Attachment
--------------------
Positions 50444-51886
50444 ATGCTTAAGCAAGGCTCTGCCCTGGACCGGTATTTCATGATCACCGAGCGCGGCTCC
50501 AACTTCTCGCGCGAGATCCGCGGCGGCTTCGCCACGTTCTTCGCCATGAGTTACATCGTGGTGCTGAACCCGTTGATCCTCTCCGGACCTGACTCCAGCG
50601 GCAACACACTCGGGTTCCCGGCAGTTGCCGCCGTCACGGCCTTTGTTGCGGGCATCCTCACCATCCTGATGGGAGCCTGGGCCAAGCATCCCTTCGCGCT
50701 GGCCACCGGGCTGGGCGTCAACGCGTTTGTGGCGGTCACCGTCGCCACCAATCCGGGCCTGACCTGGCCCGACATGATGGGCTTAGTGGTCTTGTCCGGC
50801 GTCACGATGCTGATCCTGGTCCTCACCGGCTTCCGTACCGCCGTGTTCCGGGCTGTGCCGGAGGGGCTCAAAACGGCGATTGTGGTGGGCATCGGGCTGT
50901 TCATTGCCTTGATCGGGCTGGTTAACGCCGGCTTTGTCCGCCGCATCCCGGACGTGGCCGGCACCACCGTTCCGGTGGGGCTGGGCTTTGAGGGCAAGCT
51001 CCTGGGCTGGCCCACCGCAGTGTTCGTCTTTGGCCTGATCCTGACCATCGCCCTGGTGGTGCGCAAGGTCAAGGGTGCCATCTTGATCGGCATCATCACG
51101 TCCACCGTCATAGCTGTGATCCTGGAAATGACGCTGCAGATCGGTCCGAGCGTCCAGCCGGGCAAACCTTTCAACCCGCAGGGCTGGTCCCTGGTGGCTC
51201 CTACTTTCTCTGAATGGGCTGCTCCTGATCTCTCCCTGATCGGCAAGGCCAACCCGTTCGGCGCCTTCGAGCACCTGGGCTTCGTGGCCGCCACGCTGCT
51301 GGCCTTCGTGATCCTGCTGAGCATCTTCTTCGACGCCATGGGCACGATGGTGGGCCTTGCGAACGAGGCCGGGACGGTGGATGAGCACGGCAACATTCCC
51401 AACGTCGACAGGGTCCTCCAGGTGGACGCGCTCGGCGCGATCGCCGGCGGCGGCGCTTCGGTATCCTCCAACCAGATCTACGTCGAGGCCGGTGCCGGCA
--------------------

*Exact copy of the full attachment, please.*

Positions 50444-51886
50444 ATGCTTAAGCAAGGCTCTGCCCTGGACCGGTATTTCATGATCACCGAGCGCGGCTCC
50501 AACTTCTCGCGCGAGATCCGCGGCGGCTTCGCCACGTTCTTCGCCATGAGTTACATCGTGGTGCTGAACCCGTTGATCCTCTCCGGACCTGACTCCAGCG
50601 GCAACACACTCGGGTTCCCGGCAGTTGCCGCCGTCACGGCCTTTGTTGCGGGCATCCTCACCATCCTGATGGGAGCCTGGGCCAAGCATCCCTTCGCGCT
50701 GGCCACCGGGCTGGGCGTCAACGCGTTTGTGGCGGTCACCGTCGCCACCAATCCGGGCCTGACCTGGCCCGACATGATGGGCTTAGTGGTCTTGTCCGGC
50801 GTCACGATGCTGATCCTGGTCCTCACCGGCTTCCGTACCGCCGTGTTCCGGGCTGTGCCGGAGGGGCTCAAAACGGCGATTGTGGTGGGCATCGGGCTGT
50901 TCATTGCCTTGATCGGGCTGGTTAACGCCGGCTTTGTCCGCCGCATCCCGGACGTGGCCGGCACCACCGTTCCGGTGGGGCTGGGCTTTGAGGGCAAGCT
51001 CCTGGGCTGGCCCACCGCAGTGTTCGTCTTTGGCCTGATCCTGACCATCGCCCTGGTGGTGCGCAAGGTCAAGGGTGCCATCTTGATCGGCATCATCACG
51101 TCCACCGTCATAGCTGTGATCCTGGAAATGACGCTGCAGATCGGTCCGAGCGTCCAGCCGGGCAAACCTTTCAACCCGCAGGGCTGGTCCCTGGTGGCTC
51201 CTACTTTCTCTGAATGGGCTGCTCCTGATCTCTCCCTGATCGGCAAGGCCAACCCGTTCGGCGCCTTCGAGCACCTGGGCTTCGTGGCCGCCACGCTGCT
51301 GGCCTTCGTGATCCTGCTGAGCATCTTCTTCGACGCCATGGGCACGATGGTGGGCCTTGCGAACGAGGCCGGGACGGTGGATGAGCACGGCAACATTCCC
51401 AACGTCGACAGGGTCCTCCAGGTGGACGCGCTCGGCGCGATCGCCGGCGGCGGCGCTTCGGTATCCTCCAACCAGATCTACGTCGAGGCCGGTGCCGGCA